Monday, July 12, 2010

France deploys first VBCI infantry combat vehicles in Afghanistan

The first VBCI infantry combat vehicles arrived in Afghanistan on June 27, 2010. The Direction Générale de l’Armement was instrumental in preparing this first foreign deployment.

On May 12 the SS Eider, a roll-on, roll-off ship chartered by the French Ministry of Defence sailed from Toulon naval base with a load of VBCIs belonging to the 35th Infantry Regiment, stationed in Belfort, that it was ferrying to Afghanistan for the vehicle’s first operational mission.

“The entire Program Team was impatient to receive the first combat reports,” said Philippe Memasçon, VBCI program director at UM TER. The 35th Infantry Regiment was the first French Army unit to trial the VBCI, and the reports we received were uniformly very positive. Today, it’s the operator to try to keep up with the vehicle’s capabilities, notably in terms of firepower and digitalization. The VBCI is an exceptionally capable vehicle,” he added.

Crewed by a pilot and a gunner to operate its 25mm automatic cannon and capable of carrying fully-equipped infantrymen, 7.86 meters long and weighing 28 metric tonnes, the VBCI will provide transport, protection and support to infantry combat groups and to their command echelons.

“In December 2009, the Army staff requested a number of specific improvements to prepare for the first operational deployment,” continued Philippe Lemasçon. “Thanks to the work of DGA, the Section Technique de l’Armée de Terre and the manufacturer, we managed to upgrade the vehicles to adapt them to the requirements of the Afghan theatre: additional protection against IEDs, an RPG protection kit, and some minor modifications to the turret.”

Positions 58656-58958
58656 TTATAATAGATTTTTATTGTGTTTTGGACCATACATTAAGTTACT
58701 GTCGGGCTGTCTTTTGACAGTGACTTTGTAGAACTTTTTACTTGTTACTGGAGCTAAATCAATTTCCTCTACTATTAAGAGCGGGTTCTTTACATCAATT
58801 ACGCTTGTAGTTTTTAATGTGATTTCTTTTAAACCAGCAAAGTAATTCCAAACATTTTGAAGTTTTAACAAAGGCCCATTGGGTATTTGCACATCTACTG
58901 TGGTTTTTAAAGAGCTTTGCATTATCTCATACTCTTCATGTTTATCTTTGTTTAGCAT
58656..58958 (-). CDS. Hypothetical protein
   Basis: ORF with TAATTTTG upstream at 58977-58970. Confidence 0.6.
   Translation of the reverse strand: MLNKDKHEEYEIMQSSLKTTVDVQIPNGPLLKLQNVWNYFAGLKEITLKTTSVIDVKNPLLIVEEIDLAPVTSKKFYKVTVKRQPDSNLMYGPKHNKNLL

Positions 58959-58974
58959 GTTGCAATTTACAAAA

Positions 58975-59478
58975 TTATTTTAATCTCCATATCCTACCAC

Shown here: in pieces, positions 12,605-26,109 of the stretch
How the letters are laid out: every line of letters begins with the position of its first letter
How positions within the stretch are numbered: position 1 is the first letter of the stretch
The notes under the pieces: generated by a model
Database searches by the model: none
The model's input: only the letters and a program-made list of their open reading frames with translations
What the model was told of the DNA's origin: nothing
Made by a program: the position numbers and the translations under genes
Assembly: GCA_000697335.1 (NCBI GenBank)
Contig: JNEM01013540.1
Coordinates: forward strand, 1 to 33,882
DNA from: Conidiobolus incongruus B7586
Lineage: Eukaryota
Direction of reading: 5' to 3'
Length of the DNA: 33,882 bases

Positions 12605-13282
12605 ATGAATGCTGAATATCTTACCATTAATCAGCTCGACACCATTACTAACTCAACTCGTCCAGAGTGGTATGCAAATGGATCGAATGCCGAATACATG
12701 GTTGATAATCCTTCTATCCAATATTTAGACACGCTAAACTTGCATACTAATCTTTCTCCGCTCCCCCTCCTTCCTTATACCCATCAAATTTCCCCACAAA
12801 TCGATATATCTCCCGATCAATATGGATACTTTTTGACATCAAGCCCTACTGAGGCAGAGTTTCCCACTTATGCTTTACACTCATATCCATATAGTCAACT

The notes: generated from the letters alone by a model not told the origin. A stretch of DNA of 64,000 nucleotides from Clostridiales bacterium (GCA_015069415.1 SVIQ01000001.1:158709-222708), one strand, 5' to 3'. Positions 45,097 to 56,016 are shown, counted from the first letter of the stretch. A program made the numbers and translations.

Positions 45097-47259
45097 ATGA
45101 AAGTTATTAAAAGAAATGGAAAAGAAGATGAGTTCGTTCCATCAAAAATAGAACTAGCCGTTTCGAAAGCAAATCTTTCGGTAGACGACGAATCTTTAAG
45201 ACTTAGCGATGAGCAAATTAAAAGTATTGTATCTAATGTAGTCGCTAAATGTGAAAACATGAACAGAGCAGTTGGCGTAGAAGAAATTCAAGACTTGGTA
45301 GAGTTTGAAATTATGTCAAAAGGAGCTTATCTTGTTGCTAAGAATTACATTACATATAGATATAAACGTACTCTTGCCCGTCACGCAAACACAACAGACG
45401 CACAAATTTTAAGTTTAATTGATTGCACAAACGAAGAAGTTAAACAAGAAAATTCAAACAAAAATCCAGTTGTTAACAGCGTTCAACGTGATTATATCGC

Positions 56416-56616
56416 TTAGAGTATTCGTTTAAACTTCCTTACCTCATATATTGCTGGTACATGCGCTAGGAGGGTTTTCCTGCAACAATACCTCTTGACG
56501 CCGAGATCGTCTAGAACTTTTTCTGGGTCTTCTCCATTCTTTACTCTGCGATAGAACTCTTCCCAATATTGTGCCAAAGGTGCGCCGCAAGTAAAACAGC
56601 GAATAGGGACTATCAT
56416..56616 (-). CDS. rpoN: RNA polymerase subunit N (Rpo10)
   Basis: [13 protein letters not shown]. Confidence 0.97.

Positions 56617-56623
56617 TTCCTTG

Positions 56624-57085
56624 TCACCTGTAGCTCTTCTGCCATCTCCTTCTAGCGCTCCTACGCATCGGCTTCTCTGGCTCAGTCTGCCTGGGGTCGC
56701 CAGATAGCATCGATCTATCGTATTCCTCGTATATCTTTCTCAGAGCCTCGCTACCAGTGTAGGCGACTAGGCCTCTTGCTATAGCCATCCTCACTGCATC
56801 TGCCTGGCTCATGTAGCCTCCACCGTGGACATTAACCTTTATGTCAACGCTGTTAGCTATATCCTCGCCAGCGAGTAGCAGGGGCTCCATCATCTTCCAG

The respect of the schedule was an essential element in the VBCI’s success, and its delivery rate of 10 vehicles per month was scrupulously adhered to since July 2008. In May, the VBCI programme management team was awarded the “DGA Quality Trophy 2010,” for the best management of an armaments program, in recognition of its efforts.

A true synergy also developed around the VBCI in the fields of training and support, with for example in November 2009 the opening of “crew” and “troop” firing simulators and of driving simulators. The award of a logistical support contract for production vehicles will inaugurate a new support structure for the French army. “The VBCI is a coherent fighting system in terms of function and operation, while its information system is perfectly suited to the needs of the digital battlefield,” concludes Philippe Lemasçon.

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